Yesterday, Ramesh Ponnuru was on Hugh Hewitt’s radio show. According to the transcript on www.radioblogger.com, when Hewitt asked whether he trusts the president’s judgment of someone’s legal philosophy, Ramesh answered candidly, tough-mindedly, and I think correctly: “no, I don’t think that a president can or should be in the position of making evaluations of somebody’s judicial philosophy. It’s not the type of thing . . . that you’d expect a president to be good at.”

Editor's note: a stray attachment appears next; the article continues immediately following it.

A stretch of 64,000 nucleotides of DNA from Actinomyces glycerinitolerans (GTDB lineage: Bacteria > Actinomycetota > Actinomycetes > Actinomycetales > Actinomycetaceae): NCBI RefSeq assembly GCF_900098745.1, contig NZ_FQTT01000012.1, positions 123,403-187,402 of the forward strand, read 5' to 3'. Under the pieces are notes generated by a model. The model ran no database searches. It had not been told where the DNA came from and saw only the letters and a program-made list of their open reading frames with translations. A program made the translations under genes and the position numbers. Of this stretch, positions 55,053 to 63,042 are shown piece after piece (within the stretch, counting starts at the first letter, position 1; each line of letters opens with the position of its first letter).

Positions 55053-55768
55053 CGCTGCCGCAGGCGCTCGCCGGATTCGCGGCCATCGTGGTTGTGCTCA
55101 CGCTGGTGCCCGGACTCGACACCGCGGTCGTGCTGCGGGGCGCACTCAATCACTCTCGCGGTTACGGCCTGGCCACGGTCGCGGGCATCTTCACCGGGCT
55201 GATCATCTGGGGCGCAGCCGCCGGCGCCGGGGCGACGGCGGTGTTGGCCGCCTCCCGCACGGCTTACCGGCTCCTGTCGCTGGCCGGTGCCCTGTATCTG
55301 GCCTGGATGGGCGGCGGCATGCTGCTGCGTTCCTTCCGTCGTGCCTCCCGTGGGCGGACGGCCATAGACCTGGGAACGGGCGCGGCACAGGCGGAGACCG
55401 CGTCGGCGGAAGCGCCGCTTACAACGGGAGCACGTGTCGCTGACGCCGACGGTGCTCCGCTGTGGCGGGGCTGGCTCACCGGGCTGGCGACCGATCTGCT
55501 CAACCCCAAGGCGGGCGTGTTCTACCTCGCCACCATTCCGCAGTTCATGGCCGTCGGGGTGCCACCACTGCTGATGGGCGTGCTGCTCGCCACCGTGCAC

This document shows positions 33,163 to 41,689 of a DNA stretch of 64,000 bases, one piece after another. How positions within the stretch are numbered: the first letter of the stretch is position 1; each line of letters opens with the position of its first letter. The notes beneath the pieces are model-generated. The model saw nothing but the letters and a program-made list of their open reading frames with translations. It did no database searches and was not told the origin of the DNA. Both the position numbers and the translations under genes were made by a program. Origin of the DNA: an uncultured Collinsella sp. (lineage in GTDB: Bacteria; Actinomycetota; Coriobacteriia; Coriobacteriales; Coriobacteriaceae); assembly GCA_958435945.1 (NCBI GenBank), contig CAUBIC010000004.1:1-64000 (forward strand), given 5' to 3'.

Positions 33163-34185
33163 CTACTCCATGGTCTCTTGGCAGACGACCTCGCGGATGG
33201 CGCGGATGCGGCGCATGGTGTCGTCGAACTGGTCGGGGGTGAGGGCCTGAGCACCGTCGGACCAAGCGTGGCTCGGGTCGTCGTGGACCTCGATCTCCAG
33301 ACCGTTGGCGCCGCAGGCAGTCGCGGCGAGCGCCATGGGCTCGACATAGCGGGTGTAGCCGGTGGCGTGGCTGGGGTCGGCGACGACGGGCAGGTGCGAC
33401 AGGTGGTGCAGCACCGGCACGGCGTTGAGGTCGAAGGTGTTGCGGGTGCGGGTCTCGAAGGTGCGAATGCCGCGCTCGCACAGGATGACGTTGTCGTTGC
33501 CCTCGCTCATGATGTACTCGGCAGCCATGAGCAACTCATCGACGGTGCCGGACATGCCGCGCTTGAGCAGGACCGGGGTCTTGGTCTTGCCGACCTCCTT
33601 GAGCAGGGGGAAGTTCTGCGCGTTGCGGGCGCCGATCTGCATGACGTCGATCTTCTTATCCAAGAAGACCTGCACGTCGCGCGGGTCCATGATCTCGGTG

Which brings me to this. Until the day before yesterday, Bush was being advised on legal philosophy by . . . Harriet Miers, whose judgment is presumably better honed than his. We can say with some confidence that over the last year or so that she has been White House counsel, Miers has served the president well in this role (the Roberts nomination alone being a good sign). This is not the same thing as evidence that she is well-suited to be a justice herself, but it doesn’t rule it out either. At some point over the weekend, though, if not longer ago, the president suggested to Miers that she herself be the nominee. (I am ruling out as highly improbable the notion that Miers suggested herself or forwarded someone else’s suggestion of her own name.) If she were a truly honest broker, she would then have given him a list of reasons why nominating her was a bad idea, politically and maybe even jurisprudentially. Did she? Maybe she did, and Bush overruled her arguments. But should we be happier with Harriet Miers if she pressed Bush hard not to do this, or if she acquiesced in his suggestion with little or no resistance? The former could be either a sign of self-knowledge that she will not be Bush’s kind of judge and a desire to serve the president’s purposes, or a sign merely of a becoming modesty and self-effacement. The latter could be a sign of ambition in full flower, or of a settled confidence that she will in fact be Bush’s kind of judge. We’ll probably never know until and unless Harriet Miers writes her memoirs (if then) what sort of conversation occurred between them. The trouble is, her own self-interest became inextricably bound up in the process of decision-making at that point. Not a good thing, and it was Bush’s fault. So, to whom did he turn, if anyone, for an opinion on Miers’s merits?